The subconscious mind doesn’t process negatives. So when you tell someone not to do something, the subconscious mind only hears that you should be doing it and creates the habit of doing something incorrectly.
When writing training manuals...
Now that we have the nuts and bolts behind training, creating effective training manuals comes next. The training manuals must have an overview of how long the training is, what the trainees will be doing every single day and then break down each step into detail.
The principles behind having correct training manuals is that staff can take it home and read it to remember what they learned that day. It’s a retention process and exercise.
The training manuals should always be a step-by-step walk through of everything they will learn until the end of the training period. For example, if there’s a certain way to set-up each table, put a photo in the manual about how the tables should be reset every single time.
When creating these training manuals, think about how you can get trainees up to speed as quickly as possible, while having an amazing learning experience. It’s important to take the time and go step-by-step for each position.
What needs to be learned and how can you take someone with little, or with some experience, become a restaurant rockstar?
Then list out everything. Here’s an example:
As a server, what’s the first thing that we need to learn? Make a list! Here are a couple things that you must put on that list.
- Menu knowledge
- Company culture
- Greeting guests
- Taking orders
- Menu walk-through
- Food pairings
- Running food (carrying three plates at once, carrying a tray, etc.)
- Pre-bussing tables
- Up-selling opportunities
You can add more to the list but it’s a good start to just get your mind to think about all of the activities that go into serving.
It's okay if you forget to add other points when creating these training manuals, generally they are going to be refined and updated, particularly if you're restaurant changes over time.
Make learning fun!
In the training manuals, you should have exercises and hands-on-learning incorporated in the manuals. Training shouldn’t be a dry, dull thing trainees go through. This is your chance to show-off to the new hires and show them what your restaurant is all about.
If you are a dry, dull restaurant - they’ll probably decide that staff won’t want to give their best. If you’re incredibly strict, you won’t attract the top talent that you desire. Adults won’t retain information if they feel intimidated by their trainers or the learning, so the best way to take away that feeling of intimidation is to make learning fun.
The more fun someone has in their training, the more they will retain, which cuts down on training costs and will boost morale for trainees.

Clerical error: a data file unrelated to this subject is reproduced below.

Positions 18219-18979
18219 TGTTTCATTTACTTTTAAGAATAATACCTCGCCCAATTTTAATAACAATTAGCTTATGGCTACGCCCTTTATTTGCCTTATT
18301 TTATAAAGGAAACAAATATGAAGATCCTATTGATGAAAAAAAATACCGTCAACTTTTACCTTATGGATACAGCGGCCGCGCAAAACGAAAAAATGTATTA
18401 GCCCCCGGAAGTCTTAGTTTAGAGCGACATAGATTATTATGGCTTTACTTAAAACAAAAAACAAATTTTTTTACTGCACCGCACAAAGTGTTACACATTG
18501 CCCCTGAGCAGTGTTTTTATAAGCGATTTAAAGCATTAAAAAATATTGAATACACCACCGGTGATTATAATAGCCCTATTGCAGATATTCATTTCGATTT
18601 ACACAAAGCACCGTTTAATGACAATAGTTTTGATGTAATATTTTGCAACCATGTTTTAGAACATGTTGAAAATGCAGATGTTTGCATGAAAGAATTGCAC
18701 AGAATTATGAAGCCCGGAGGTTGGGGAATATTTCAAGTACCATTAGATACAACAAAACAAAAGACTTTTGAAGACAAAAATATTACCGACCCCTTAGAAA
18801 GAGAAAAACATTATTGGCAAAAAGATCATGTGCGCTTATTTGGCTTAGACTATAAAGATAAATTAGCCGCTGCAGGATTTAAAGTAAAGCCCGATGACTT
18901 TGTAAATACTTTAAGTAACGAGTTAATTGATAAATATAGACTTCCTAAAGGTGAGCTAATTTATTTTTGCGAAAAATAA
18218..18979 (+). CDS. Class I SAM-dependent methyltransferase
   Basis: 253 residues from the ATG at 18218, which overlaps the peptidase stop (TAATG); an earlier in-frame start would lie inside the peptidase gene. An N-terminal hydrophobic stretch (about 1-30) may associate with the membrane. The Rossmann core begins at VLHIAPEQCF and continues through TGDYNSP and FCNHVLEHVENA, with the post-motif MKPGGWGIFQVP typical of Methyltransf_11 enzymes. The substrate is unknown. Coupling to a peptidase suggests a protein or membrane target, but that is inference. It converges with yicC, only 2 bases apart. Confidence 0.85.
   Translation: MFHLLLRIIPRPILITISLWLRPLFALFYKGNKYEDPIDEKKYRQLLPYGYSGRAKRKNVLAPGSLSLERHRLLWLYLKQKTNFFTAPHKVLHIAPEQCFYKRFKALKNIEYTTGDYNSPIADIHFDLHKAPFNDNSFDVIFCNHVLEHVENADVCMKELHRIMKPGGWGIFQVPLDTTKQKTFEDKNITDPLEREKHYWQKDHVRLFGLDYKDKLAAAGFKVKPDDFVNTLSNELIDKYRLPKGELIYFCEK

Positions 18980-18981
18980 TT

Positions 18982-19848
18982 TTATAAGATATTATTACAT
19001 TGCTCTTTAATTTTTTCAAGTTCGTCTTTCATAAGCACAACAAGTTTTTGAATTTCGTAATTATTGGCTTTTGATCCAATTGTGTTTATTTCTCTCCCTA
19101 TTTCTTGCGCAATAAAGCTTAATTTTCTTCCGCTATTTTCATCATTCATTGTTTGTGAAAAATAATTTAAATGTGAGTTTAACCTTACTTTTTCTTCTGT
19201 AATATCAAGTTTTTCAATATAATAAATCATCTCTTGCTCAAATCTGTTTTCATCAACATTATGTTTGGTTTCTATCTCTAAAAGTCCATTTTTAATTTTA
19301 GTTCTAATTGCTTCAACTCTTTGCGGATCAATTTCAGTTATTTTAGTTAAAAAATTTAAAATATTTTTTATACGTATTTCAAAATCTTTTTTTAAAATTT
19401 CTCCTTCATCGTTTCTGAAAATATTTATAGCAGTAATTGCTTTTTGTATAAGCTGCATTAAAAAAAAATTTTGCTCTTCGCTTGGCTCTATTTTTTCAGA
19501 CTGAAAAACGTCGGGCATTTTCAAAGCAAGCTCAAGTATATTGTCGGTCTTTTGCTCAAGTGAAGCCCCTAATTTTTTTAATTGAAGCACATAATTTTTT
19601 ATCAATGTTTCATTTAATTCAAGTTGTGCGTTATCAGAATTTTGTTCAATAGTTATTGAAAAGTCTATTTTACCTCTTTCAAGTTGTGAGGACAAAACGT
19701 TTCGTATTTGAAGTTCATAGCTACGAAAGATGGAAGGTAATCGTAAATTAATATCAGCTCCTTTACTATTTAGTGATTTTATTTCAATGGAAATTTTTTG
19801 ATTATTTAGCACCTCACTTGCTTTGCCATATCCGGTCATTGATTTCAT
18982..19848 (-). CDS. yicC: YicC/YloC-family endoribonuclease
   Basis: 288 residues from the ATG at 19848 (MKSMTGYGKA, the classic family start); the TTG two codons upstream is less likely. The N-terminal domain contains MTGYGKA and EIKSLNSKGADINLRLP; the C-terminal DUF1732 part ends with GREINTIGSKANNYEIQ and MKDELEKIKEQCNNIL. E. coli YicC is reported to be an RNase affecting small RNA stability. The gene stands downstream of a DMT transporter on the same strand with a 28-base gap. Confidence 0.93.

Always have certified trainers
For an effective training program, it's important to have trainers whose job is to train people. There’s nothing more frustrating for trainees than being trained by someone who doesn’t want to do it, or isn't qualified.
Trainers are one of your brand ambassadors and must be the beacon of excellence. When a new hire walks into the restaurant and is greeted by a trainer that is focused on excellence, dressed in the correct uniform, prepared with all of the necessary paperwork and ready to train - that experience will set the standard for how the trainee needs to show up.
Importantly, trainers should believe in their trainees success. If trainers don’t believe in the trainee’s ability to be successful, the chances are the trainee will fail - not because training isn’t effective but because I, as the practitioner, didn’t believe in their abilities, this was something I learned when studying NLP & Hypnotherapy.
Staff training is an investment
Think of your training program as a love letter to your restaurant. Without properly trained employees, you won’t be able to create a memorable experience for the customers.
When you create a memorable experience for your employees and focus on their development to become the best that they can be, they’ll follow suit and provide an exceptional experience for your customers which creates a loyal following.
If you want to be the best restaurant in your community, one that draws people from all over, then you must be the best for your employees.
Jim Sullivan said it best in his book Service That Sells - “What if we train our employees and they decide to leave? What if we don’t train them and they decide to stay?”
When you look at training as an investment instead of an expense and create a team of leaders that can go out into the world to do great things - you’ll always win.
Learn more about restaurant management and start our course now on Improving hospitality business operations with Eden Sunshine.
|Andrew Carslon is on a mission to change customer service in restaurants and bars across America. His work includes programs to ensure exceptional customer service to creating unforgettable experiences. He is a speaker, coach, the author of Customer Service is the Bottom Line and host of the podcast Beyond the Restaurant.|